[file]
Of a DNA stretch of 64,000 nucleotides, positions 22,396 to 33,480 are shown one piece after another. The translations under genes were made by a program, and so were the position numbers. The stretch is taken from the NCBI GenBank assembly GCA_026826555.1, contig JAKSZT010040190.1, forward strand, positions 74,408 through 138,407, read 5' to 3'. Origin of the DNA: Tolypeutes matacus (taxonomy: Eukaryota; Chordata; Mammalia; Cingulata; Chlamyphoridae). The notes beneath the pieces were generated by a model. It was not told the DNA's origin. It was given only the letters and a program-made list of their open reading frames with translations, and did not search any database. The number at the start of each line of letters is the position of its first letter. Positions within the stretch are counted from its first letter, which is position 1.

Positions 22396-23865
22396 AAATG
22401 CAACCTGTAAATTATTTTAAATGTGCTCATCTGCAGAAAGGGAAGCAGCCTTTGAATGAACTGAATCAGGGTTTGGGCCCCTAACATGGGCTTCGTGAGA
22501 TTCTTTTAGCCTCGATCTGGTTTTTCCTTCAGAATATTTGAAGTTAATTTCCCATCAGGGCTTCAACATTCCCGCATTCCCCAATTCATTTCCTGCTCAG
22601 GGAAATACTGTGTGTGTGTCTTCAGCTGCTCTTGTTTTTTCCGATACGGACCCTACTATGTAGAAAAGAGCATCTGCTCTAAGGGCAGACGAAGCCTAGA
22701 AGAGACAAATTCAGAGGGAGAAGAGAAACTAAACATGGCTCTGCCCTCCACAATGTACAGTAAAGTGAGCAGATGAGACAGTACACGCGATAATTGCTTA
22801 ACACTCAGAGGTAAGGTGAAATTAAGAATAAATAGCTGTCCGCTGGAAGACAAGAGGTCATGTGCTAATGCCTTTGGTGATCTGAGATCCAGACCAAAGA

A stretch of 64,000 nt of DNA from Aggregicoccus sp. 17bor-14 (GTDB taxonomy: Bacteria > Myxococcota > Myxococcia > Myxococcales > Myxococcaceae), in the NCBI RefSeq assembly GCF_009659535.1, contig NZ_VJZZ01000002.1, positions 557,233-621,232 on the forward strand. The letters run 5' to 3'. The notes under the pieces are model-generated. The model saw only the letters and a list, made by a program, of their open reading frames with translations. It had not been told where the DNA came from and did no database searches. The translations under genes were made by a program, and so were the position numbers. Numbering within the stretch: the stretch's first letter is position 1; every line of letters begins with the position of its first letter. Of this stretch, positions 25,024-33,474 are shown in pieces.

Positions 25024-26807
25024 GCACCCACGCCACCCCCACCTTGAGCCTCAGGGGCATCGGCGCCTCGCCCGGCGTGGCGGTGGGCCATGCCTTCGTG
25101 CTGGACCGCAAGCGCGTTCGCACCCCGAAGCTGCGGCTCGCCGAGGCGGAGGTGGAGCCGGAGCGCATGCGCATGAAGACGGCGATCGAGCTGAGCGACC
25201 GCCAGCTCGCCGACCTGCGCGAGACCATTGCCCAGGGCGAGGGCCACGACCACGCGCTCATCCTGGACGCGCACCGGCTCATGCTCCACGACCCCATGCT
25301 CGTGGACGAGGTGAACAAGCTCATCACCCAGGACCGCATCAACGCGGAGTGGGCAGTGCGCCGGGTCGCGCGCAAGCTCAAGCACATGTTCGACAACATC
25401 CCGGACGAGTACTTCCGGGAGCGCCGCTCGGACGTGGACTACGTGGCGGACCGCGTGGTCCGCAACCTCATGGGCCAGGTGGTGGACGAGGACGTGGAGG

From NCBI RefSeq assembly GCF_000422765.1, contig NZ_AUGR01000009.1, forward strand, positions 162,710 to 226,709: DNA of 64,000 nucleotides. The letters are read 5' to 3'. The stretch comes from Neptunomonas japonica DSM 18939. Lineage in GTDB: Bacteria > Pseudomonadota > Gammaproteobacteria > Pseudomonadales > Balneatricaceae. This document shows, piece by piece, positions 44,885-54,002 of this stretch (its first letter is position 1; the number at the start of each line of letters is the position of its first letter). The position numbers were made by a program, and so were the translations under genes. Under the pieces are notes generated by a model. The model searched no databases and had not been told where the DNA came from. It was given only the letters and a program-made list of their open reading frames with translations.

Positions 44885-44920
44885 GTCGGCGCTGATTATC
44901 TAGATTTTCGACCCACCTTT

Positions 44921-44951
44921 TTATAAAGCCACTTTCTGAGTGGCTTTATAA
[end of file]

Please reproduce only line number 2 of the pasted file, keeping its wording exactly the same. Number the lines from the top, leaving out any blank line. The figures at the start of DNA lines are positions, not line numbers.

Positions 22396-23865